Swedenborg talks about this, too:

Heaven is wishing better for others than for ourselves with all our heart and serving others for the sake of their own happiness, not for any selfish goal but for love. (Secrets of Heaven §452)

Those who lack all kindness . . .  want to examine and in fact judge everyone and crave nothing more than to find evil, constantly bent as they are on condemning, punishing, and torturing others. Those who are guided by kindness, on the other hand, hardly even notice evil in another but pay attention instead to everything good and true in the person. When they do find anything bad or false, they put a good interpretation on it. This is a characteristic of all angels—one they acquire from the Lord, who bends everything bad toward good. (Secrets of Heaven§1079:2)

Now, Curtis points out that there is an asterisk to this point. There are things like boundaries and health and safety that we have to think and worry about in the world. We cannot just ignore common sense and let everyone get away with everything. Take this feeling and table it, because we will return to that idea later in the show.

Curtis rounded out the segment by asking viewers to pick a person (whether a friend or a stranger) and imagine wanting that person to be happier than you are.

The Subtle Captivity

Second Simple Way to Love Everyone: When we see people, we think, “This person is not [ATTRIBUTE].”

The attribute could be anger, laziness, or any negative trait.

Guest Dr. Erica Goldblatt Hyatt, assistant professor of psychology, sheds some light on a principle of social psychology known as the Fundamental Attribution Error. In this theory, social psychology shows that people are more likely to see a mistake made by someone else and attribute it to a negative character trait—we think it’s part of who they are. But when we make mistakes ourselves, we have a bunch of reasons to support the idea that we’re still good at heart, even if we make mistakes. We are less willing to extend that courtesy to others.


If we think about this in the light of Swedenborg’s ideas of the influence of heaven and hell on humanity, we can see that even the nasty qualities that people possess aren’t “them.” In a way, these people are victims of their own reactions in the same way that others are victims of their negativity.

Guest Dr. Soni Werner, associate professor of psychology, discusses her experience dealing with people who struggle with addictions. She discusses the way addiction changes the brain and makes it easier for addicts to fall back into old patterns. It’s very difficult to change course when even your memories have fallen victim to patterns of addiction.

In his book called Capture, Dr. David A. Kessler writes about the ways that the brain gets “captured” by some type of stimulus—a place, a thought, a memory, a person—that takes hold of our attention and influences our emotions, perception, and behavior. Ultimately, these reactions form neural patterns in the brain, and it’s more and more difficult to break free, leading to mental struggles or even illness.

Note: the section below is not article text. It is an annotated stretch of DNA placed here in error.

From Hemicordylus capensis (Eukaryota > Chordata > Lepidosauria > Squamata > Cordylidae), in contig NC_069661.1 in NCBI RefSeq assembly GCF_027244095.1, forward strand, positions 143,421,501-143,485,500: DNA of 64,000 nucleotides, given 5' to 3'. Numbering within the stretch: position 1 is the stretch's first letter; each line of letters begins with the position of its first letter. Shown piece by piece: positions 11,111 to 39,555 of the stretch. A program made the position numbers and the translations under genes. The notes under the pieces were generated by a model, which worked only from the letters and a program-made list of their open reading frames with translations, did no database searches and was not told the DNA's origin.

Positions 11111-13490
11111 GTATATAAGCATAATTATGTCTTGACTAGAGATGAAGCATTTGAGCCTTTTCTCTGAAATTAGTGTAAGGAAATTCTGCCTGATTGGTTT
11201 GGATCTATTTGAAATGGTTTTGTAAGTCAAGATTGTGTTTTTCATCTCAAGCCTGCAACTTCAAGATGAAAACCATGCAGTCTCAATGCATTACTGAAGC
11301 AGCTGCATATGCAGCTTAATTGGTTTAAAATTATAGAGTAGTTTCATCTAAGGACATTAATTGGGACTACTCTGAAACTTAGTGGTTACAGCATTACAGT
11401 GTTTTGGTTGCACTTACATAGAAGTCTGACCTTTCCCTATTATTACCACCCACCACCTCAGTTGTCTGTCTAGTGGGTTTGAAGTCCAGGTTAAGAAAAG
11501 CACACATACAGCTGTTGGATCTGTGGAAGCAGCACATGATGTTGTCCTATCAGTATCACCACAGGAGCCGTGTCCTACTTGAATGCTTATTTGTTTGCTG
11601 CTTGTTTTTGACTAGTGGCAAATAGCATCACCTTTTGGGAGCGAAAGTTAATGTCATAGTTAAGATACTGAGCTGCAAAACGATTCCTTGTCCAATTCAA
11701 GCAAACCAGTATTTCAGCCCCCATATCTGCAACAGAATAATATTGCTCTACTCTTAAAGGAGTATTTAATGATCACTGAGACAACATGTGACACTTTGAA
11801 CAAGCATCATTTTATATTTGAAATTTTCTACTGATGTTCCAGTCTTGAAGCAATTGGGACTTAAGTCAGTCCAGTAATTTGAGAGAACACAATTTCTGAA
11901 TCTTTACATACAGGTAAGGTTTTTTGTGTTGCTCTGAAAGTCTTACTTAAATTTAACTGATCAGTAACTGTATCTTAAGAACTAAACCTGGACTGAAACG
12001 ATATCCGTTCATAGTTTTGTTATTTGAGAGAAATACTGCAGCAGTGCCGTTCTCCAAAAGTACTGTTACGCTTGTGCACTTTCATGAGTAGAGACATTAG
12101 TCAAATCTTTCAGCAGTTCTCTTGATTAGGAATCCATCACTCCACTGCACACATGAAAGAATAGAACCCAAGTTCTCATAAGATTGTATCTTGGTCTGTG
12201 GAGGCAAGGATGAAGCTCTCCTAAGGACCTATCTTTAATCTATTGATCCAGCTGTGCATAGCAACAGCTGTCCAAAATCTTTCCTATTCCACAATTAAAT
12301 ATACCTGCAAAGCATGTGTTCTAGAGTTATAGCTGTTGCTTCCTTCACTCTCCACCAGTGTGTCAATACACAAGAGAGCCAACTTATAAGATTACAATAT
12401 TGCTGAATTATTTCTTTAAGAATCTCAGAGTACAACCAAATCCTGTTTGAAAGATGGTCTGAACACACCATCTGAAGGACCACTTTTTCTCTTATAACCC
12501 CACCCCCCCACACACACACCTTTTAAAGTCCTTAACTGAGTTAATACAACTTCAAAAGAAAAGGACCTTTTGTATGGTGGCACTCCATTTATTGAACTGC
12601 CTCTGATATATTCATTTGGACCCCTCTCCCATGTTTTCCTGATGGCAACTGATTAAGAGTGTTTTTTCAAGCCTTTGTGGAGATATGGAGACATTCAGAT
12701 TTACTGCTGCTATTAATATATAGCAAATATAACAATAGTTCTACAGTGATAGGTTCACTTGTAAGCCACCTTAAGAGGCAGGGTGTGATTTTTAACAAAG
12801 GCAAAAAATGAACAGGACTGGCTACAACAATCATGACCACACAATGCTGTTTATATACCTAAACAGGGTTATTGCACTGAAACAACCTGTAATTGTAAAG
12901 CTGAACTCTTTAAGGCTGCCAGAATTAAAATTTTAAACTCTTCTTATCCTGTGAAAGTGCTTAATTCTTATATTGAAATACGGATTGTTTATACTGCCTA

Swedenborg writes frequently about patterns of behavior and the way heaven and hell interact with the behavior patterns we take on in the physical world.

About the origin in hell of the influence of evil: When we plunge into evil, first by consent, then with set purpose, and finally as our heart’s delight, the hell that revels in the same sort of evil opens up. When we come into evil this way, then if that hell also exerts an influence on us, the evil clings. The hell whose sphere of influence we are then in is at the peak of its pleasure, because it is indulging in its evil, so it does not let up but presses on relentlessly. It makes us think about the evil, intermittently at first but then whenever anything related comes up. In the end it comes to dominate our entire mind. (Secrets of Heaven §6203)

Curtis reminds us that negative things try to find us and attack us in many different ways. In this episode, the Swedenborg and Life team is trying to help us understand this and help us apply it to other people. How many times do we make mistakes because we’re trying to be better and struggling with different things?

When angels think and speak about the hells, then, they think and speak about falsity and evil in the abstract, separate from hell’s inhabitants. Angels always set aside any thought of the person, staying with the thought of the thing itself. (Secrets of Heaven §8343)


Angels never put themselves against the people. They set themselves against the evil. By thinking about the evil itself and avoiding putting that evil in the character traits of another person, we free ourselves up to continue to think good things about people, even if they make decisions that we don’t like.